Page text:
Your child loves to perform. They're so outgoing that they talk to everyone they meet and have a gorgeous smile. People stop you on the street to comment on how beautiful they are and ask if you have ever thought about getting them started in modeling or acting.
I hear this dialogue often from parents who send in submissions or who I meet at industry events. Working with young people is a delicate balance, and agents in the youth market have to be sensitive to the feelings of young actors. However, it remains important for parents to be grounded in the knowledge that not every child is going to be successful in this business. It is, after all, a business; one that may be exciting and glamorous, but often can be discouraging if bookings don't come. There are some ways parents can be prepared for the rejection that may lie ahead.
1. Know your child's temperament and personality. If your son or daughter is extremely sensitive, it might be worthwhile explaining how many times they will hear "no" in the course of their career. Parents know their child best, and if they don't handle rejection well, it might be an option to guide them in a different direction. If they also enjoy ballet, for example, perhaps focus on that hobby. It takes a certain personality not to take this business too personally, and not every child is cut out for the realities. As well, it would be helpful to watch commercials or television shows featuring kids and try to make a fair assessment of the child’s strengths and weaknesses. Being precocious and having a great look don’t always equal a professional actor. Does your child take direction well? Are they able to focus for an extended period of time? These are some questions to consider before making the leap into this market.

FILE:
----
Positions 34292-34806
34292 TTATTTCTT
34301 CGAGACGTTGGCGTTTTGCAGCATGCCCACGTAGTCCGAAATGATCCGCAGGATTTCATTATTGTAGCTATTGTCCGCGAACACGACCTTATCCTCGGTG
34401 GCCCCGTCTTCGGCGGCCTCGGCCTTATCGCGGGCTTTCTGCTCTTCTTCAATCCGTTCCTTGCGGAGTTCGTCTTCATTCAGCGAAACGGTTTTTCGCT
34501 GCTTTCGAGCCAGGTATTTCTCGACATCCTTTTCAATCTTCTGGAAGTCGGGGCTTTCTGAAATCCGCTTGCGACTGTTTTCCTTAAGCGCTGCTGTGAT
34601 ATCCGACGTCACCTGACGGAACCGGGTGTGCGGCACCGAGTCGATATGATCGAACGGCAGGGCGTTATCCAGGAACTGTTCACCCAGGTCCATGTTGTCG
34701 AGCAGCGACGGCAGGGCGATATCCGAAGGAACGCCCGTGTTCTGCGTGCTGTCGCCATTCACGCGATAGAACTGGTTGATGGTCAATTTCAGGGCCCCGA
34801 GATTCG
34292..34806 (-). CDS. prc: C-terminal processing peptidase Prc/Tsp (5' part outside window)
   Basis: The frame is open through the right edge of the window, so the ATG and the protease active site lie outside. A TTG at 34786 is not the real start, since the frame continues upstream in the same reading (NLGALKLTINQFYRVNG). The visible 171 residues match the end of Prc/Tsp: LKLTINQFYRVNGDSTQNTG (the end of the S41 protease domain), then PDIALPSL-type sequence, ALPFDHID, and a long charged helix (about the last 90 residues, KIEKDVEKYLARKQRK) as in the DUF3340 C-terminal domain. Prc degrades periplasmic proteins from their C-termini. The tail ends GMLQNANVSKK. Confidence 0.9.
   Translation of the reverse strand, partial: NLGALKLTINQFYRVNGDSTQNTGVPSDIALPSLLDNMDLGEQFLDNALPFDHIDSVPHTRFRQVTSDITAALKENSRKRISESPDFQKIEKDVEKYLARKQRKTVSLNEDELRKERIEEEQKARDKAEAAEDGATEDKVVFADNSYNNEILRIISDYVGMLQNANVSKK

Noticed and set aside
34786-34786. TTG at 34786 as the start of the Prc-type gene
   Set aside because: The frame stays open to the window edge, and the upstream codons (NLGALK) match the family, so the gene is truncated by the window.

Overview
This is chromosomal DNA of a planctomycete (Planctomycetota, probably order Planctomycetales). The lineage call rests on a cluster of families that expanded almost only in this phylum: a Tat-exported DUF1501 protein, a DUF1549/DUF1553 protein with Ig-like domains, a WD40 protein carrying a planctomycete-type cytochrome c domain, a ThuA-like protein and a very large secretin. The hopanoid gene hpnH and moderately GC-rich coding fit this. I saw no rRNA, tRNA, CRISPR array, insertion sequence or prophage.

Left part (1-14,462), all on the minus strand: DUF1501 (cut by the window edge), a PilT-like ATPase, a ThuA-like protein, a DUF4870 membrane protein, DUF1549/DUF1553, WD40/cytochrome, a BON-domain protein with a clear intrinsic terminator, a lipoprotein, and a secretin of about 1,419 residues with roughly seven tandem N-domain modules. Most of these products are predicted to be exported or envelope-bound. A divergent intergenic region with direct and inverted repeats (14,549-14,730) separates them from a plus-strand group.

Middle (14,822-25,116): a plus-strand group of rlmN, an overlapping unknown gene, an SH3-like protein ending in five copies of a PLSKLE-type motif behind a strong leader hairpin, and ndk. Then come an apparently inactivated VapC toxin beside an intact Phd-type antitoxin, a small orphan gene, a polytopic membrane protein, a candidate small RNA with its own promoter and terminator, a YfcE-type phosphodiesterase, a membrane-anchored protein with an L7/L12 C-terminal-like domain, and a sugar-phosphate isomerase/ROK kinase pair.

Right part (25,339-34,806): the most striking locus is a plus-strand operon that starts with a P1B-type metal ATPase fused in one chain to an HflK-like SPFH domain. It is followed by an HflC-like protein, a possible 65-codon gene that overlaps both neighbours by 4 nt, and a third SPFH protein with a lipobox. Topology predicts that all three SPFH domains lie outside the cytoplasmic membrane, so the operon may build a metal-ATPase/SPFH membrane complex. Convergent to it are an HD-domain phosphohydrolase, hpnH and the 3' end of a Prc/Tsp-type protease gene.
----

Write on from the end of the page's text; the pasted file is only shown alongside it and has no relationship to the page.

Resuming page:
2. Once the audition is over, draw their attention elsewhere. The best child actors are those who let each audition roll off their back. Let them enjoy playing on the computer or hanging out with friends. Don't discuss the audition unless they bring it up. Of course you can ask how it went, but allow sufficient time to pass before asking your child for all the details. If the audition doesn't go their way, hopefully their attention is focused elsewhere. As well, when your agent or manager calls, don't make each audition a big deal. Just let them do their best and move on to the next one.
3. If they get discouraged, let them take a breather. If the child is consistently upset and questioning why it's taking so long to book, it's important to discuss how competitive acting can be and how many other children want to do this too. Parents have the responsibility to explain to their child that it may take quite a while to achieve success. If it gets to the point where your son or daughter is extremely frustrated, it may be time to take a short break from auditioning and allow them space to want this again.
Pamela Goldman is an agent in the commercial department at Don Buchwald and Associates, Inc. a prestigious, full-service bicoastal talent agency. Pamela has worked in the east coast office since 2003, starting as an intern during her senior year of college. She represents young actors, ages 4-20, for on-camera, voiceover, print, industrial, and animation work.